Cervical cancer screening in Canada: Environmental scan (2019-2020)

Highlights of cervical cancer screening programs’ activities and strategies

Highlights of cervical cancer screening programs’ activities and strategies

The Partnership collects information on national, provincial, and territorial cervical screening guidelines, strategies, and activities. The information for this cervical cancer screening report was collected in June and July 2019. Many provinces and territories provided updated data in early 2020, and this report was updated in November 2020.

Quick facts from this cervical cancer screening report

  • Organized cervical screening programs are available in eight provinces. There are no organized programs in Yukon, Northwest Territories, Nunavut, Québec or Prince Edward Island. As of 2019, Yukon continues to plan for the implementation of a cervical screening program.
  • Provinces and territories recommend that cervical screening begin at age 21 or 25, continue until age 65 to 70, and occur every two to three years.
  • Cervical screening programs in British Columbia, Alberta, Nova Scotia and Prince Edward Island have increased their screening start age to 25 to reflect Canadian Task Force on Preventative Health Care recommendations. Plans to increase screening start age to 25 are being implemented in Ontario and Yukon and are under consideration in Newfoundland and Labrador.
  • The Pap test is used as an entry level screening test for cervical cancer, utilizing liquid-based cytology or conventional cytology.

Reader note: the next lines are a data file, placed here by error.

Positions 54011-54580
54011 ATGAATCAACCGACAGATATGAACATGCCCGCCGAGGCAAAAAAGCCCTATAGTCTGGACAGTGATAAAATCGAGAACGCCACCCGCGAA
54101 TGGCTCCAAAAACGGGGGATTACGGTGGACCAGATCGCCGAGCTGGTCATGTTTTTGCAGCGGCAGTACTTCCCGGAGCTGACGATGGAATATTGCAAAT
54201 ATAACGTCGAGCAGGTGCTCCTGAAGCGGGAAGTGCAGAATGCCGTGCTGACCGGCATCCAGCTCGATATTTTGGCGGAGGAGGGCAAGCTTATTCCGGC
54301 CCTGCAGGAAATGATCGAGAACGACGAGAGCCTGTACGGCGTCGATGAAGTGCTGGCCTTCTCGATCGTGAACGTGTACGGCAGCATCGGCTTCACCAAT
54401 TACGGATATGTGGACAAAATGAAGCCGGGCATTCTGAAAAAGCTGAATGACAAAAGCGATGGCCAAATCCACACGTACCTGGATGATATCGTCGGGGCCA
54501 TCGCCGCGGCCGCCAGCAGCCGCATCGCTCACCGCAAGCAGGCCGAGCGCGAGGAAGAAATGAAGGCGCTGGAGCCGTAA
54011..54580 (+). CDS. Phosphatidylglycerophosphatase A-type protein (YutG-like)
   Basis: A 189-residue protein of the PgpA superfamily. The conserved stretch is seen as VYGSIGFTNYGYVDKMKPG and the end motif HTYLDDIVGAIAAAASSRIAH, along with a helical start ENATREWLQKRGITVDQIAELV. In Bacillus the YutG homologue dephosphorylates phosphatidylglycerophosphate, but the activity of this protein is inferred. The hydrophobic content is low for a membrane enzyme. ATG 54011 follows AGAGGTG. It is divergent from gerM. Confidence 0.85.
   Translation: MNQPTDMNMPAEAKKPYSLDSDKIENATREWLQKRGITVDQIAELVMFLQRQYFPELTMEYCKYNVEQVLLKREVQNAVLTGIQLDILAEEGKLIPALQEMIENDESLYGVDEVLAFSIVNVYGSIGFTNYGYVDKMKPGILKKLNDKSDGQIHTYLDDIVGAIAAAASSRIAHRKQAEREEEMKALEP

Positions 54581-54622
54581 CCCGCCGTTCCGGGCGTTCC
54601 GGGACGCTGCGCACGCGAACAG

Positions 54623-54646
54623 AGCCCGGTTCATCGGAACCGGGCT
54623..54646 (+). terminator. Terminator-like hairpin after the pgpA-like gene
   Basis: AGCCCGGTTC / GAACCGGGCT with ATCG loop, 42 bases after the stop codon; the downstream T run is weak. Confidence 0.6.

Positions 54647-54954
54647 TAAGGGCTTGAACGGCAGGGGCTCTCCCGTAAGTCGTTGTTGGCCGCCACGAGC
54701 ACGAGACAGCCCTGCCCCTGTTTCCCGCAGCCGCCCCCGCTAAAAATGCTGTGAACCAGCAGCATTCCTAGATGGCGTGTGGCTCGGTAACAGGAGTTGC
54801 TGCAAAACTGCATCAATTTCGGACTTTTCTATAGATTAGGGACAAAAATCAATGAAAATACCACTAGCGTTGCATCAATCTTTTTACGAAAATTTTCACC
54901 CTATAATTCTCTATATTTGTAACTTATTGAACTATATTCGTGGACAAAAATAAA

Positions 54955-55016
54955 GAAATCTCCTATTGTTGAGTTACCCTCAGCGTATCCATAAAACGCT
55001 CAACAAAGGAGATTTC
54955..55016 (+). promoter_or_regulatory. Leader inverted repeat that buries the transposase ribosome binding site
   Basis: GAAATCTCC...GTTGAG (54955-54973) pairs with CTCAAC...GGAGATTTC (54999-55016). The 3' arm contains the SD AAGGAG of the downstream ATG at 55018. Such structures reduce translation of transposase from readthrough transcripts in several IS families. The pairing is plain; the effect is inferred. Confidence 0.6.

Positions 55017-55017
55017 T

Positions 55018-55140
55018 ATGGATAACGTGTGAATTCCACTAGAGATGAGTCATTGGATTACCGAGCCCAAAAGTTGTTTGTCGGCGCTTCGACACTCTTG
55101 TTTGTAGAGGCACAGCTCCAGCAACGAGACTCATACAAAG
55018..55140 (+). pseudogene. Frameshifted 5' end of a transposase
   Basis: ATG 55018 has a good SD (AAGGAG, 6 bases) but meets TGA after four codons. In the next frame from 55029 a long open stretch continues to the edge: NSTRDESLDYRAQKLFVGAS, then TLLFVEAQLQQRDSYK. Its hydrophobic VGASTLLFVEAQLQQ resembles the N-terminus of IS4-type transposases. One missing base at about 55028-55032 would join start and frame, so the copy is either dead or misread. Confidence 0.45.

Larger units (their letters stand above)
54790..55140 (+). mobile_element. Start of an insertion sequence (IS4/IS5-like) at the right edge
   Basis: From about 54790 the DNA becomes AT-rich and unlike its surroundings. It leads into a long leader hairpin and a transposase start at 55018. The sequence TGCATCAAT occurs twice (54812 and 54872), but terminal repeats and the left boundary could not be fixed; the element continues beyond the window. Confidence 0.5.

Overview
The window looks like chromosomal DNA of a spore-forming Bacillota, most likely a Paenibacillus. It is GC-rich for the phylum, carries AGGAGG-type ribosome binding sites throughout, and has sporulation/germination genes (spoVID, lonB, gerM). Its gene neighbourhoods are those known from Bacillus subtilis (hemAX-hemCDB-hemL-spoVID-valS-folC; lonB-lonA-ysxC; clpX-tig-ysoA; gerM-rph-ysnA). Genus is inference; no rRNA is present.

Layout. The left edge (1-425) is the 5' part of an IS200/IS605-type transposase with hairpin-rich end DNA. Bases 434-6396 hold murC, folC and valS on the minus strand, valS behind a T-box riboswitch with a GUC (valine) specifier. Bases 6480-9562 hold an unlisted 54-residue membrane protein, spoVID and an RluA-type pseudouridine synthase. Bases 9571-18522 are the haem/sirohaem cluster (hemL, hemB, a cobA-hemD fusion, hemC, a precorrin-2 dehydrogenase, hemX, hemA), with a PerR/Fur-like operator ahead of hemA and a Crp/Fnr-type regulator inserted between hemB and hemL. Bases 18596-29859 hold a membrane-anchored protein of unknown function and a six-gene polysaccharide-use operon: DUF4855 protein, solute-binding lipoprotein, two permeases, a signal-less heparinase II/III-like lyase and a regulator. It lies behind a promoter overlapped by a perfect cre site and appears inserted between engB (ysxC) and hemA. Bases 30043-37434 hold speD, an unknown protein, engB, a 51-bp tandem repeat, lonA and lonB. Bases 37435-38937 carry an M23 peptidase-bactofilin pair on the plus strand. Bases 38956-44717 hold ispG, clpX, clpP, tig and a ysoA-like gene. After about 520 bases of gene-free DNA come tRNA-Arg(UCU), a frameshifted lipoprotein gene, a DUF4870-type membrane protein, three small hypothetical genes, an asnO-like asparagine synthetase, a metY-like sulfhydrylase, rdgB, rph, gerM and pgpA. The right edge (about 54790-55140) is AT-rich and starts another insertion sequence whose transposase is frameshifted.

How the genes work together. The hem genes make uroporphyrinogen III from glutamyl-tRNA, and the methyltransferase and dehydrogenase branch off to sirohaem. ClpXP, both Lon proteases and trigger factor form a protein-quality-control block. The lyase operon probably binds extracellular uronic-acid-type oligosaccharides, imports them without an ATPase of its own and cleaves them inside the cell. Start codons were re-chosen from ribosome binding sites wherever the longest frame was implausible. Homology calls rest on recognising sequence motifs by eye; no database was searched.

• Ontario and Prince Edward Island are actively planning the implementation of HPV testing for primary screening and it is under consideration in British Columbia and Québec.
  • Several provinces and territories have begun to implement or pilot HPV testing for the purposes of triage or follow-up after treatment.
  • HPV vaccination is offered to children in all provinces and territories between grades 4 and 7.
  • All provinces and territories have extended eligibility programs for HPV vaccination.
  • Eleven Canadian jurisdictions report implementing strategies to increase participation in cervical screening among First Nations, Inuit, and Métis.
  • Seven provinces have implemented strategies to help support cervical screening participation in underscreened populations.

Elimination of cervical cancer in Canada

The Partnership has coordinated efforts with a broad group of partners, experts and stakeholders, including the Public Health Agency of Canada, as well as First Nations, Inuit and Métis organizations and patients to create the Action Plan for the Elimination Cervical Cancer in Canada, 2020-2030 (Action Plan), which engages partners across the country in work to eliminate cervical cancer in Canada by 2040.

Preventing cancer and identifying it early and accurately are essential to saving lives and are key priorities of the Canadian Strategy for Cancer Control 2019-2029. The Action Plan calls on partners to strengthen existing screening efforts and adopt equitable, high-quality approaches to cervical screening, including implementing programmatic HPV primary screening across Canada, ensure equity in cervical screening participation and implement self-sampling within organized screening programs.

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